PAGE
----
Sunday, July 17, 2011

Apples, cereal, milk, CAR INSURANCE!!

As I was driving home from work on Friday, I started making my weekly grocery list in my head. Car insurance then popped up. Car insurance. My child doesn't have her/his license yet, but I thought about the difference in car insurance between males and females. So before I go on, please, anyone, let me know about what gender you would put on for insurance. I know in medical situations, as I work in that field, M will always be female by medical standards, at least to my knowledge where I work. But how does car insurance work?

We were at church, and M is so loved by so many people there! We go to a great church where it's affirming and welcoming, because that's what Christ wants! It's almost like the last 12 years that we've been there has led up to this whole moment of M's coming to grips w/ who s/he is. If you're not from Seattle, you probably hear that it's a very liberal and affirming place to live for people who are different. It is. However, Seattle has suburbs and outlying areas that aren't always as welcoming--I actually would compare Seattle to Washington State as Austin is to Texas. We lived (we just moved so I could be closer to my job) in a more conservative community, but due to family and friends, we still go to church there. This was the first Sunday where we "commuted" to church---stick with me, the point is in the next paragraph.

Since Thursday, when we went to the gender therapist, I've had a few days to digest what Doc Marcia has said. Things such as M feels s/he's lying to herself, the continuity of these feelings since childhood, etc. Because of that, at church, it was weird to actually talk to people and hear them and myself talking about M as a female. Obviously most people don't know about it, so it's no big deal about the pronoun issue, and M understands, but then I was getting befuddled. LOL!! What was going on in my ADD brain was quite amusing, actually. We were decorating for vacation bible school, and M was helping out and when s/he was around, and someone said how wonderful SHE is....and I felt torn as whether to correct the person. It's almost like, if that person would say HE, I would be more inclined to say HE. I'm proud of M's accomplishments. There's a good head on those shoulders, and I realized, as I was hanging up paper lanterns, that I need to, at this moment, concentrate on M's accomplishments, and trust God that s/he knows how to handle this in her life, and s/he will rely on Him. There was a scripture today (Proverbs is all that I know, and then Luke--I was too caught up in the scripture to remember the chapters) that I thought about a lot, and then it was reiterated on a forum (shout out to y'all! you know who you are!), but it talks about the shame and sin is taken away through Christ, and He wants us to come to him as we are! Made me feel better.

This week, I'm actually childless, as M is a crew leader at Vacation Bible School, and is staying w/ her Godparents, but I'm sure my blog will be ongoing as I continue to question, grieve, rejoice, and fellowship with God and the new friends I'm making.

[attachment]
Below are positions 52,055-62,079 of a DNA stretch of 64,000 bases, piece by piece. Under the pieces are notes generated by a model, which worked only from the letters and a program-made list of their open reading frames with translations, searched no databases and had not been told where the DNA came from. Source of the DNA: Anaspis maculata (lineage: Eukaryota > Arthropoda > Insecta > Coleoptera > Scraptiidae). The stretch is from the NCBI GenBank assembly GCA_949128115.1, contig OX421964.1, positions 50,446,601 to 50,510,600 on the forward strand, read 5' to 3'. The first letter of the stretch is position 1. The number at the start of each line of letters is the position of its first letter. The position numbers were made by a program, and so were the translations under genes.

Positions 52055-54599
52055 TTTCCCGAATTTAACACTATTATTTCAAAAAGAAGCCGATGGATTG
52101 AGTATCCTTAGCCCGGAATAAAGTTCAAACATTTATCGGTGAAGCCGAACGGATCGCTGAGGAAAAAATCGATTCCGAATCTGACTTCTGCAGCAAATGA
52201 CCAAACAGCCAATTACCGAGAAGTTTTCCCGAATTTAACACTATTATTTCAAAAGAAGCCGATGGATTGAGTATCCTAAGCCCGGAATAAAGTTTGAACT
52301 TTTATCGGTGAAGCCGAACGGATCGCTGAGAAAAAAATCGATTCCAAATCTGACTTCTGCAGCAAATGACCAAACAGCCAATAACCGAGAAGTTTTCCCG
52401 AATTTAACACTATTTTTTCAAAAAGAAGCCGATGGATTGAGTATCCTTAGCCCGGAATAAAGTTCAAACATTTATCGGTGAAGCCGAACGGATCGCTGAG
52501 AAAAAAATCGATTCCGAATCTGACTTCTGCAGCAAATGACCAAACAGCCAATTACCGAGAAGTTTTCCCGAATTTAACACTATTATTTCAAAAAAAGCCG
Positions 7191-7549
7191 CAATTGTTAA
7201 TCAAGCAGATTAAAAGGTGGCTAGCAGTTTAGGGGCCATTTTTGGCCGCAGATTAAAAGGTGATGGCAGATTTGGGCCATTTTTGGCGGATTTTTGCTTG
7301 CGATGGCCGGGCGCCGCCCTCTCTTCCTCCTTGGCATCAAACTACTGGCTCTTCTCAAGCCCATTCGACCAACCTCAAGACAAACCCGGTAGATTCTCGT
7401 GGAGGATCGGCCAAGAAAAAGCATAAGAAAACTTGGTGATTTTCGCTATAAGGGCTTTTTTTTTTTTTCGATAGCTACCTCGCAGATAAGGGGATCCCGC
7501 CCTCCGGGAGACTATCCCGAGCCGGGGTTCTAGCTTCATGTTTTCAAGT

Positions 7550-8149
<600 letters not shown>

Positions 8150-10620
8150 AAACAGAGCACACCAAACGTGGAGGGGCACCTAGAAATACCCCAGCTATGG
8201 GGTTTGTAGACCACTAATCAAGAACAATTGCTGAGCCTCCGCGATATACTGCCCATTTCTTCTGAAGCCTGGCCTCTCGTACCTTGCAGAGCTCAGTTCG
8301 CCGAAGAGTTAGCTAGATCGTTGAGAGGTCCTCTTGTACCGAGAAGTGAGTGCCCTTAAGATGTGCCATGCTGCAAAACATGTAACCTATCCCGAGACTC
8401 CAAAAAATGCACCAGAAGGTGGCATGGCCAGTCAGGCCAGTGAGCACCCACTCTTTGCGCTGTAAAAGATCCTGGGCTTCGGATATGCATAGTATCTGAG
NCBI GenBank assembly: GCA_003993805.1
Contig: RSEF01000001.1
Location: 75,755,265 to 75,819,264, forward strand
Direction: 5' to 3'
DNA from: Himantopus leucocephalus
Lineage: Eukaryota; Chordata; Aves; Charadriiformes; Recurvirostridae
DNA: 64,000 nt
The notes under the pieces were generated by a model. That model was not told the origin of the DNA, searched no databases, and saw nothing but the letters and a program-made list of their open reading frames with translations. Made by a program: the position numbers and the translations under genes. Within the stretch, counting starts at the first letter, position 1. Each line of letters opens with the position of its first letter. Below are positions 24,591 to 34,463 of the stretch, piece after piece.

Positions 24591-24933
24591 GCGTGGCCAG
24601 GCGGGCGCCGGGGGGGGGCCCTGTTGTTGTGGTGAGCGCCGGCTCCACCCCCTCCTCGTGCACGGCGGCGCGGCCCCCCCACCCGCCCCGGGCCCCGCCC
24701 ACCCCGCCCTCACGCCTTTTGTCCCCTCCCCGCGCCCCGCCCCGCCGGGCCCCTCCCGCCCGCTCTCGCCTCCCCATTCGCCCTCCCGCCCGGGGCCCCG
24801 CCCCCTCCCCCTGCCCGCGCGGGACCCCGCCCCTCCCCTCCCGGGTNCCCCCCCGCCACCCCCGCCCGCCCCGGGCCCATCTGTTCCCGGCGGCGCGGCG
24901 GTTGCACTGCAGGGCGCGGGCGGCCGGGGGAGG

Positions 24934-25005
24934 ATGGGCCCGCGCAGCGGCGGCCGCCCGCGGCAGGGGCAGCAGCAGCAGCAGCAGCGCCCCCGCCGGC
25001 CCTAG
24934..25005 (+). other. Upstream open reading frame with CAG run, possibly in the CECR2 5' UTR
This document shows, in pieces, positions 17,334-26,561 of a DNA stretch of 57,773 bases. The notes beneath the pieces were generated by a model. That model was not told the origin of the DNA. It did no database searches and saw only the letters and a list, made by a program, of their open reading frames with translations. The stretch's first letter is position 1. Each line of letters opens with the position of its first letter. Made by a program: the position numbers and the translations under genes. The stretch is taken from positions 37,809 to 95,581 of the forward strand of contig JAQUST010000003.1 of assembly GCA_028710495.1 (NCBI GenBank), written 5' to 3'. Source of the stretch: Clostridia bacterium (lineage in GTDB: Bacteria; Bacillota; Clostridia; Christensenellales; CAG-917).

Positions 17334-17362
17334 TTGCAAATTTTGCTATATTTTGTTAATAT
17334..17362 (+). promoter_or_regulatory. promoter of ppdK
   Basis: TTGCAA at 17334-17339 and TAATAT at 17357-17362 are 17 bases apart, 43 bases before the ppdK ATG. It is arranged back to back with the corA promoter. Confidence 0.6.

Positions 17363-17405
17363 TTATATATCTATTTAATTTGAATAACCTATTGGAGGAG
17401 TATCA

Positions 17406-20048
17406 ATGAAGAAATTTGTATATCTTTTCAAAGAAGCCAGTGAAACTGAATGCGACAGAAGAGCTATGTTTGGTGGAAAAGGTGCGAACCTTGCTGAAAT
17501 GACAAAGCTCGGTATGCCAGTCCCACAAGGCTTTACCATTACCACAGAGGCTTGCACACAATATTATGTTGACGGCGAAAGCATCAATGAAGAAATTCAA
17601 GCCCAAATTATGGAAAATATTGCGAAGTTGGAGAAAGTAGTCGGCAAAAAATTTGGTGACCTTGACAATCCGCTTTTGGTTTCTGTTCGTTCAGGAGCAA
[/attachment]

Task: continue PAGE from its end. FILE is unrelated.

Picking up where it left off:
Thank you to all who are reading and commenting. It means a lot to me!!


  1. I know you are supportive of your child. I get that, but as a trans person myself, I am disturbed when you refer to you child as "her" and especially "s/he." I know he still may look like your daughter, but for him to believe that you are supportive, do change the pronouns you use for him. He will appreciate it and love you all the more for it.

    I was at Nashville Pride at, our support groups table, last month talked to a young trans guy. He was probably pre-everything, but he did have a binder on, so I knew he was pretty serious. As we concluded our discussion he thanked me for only using male pronouns. He said I was the only one that really ever acknowledged his gender. I think I made his day and he sure made mine. One does not get a chance like that every day. It is your time now.

  2. I'm sorry to disagree with Vickie, but I totally disagree with her on this. There is no doubt that you love your child and the fact that you're early on in this process and are already understanding these complex feelings of loss, grief, and compassion. No mother can be forced or encouraged to do anything for their always must come from the heart. You acknowledge the truth of where you are in the process, and you must understand that YOU are just as important as your child in all of this. You have every right to your identity, and as long as your child knows you are working through this and committed to loving and accepting them, the time will come soon enough when you'll use the pronouns that your child desires to have used.

    Take care of yourself and don't get lost in the process. All to often we put the emphasis on the needs of the transitioner and place nothing but demands on those who are forced to transition with them. With patience, love, and understanding, both you and your child will grow closer together than ever before. You'll look back at the confusion of pronouns and wonder what the big deal was all about.

  3. I'm sorry I disagree with Lori. The child's feelings should come first, having a child is like rolling the dice, you really never know what you are going to get, are you prepared to love a child no matter what? If not maybe you shouldn't have one. You wanted a girl, well you didn't get one, so I guess you have to decide who gets to be happy, you or the child.

  4. Don't forget this blog is being written by the author and FOR the author. Saying "maybe you shouldn't have a child" is extremely insensitive. How can we expect parents to embrace the process of acceptance when we try to shove it down their throats? She's coming here for support, not to get blasted about being selfish about her own feelings which she openly admits are in a state of flux.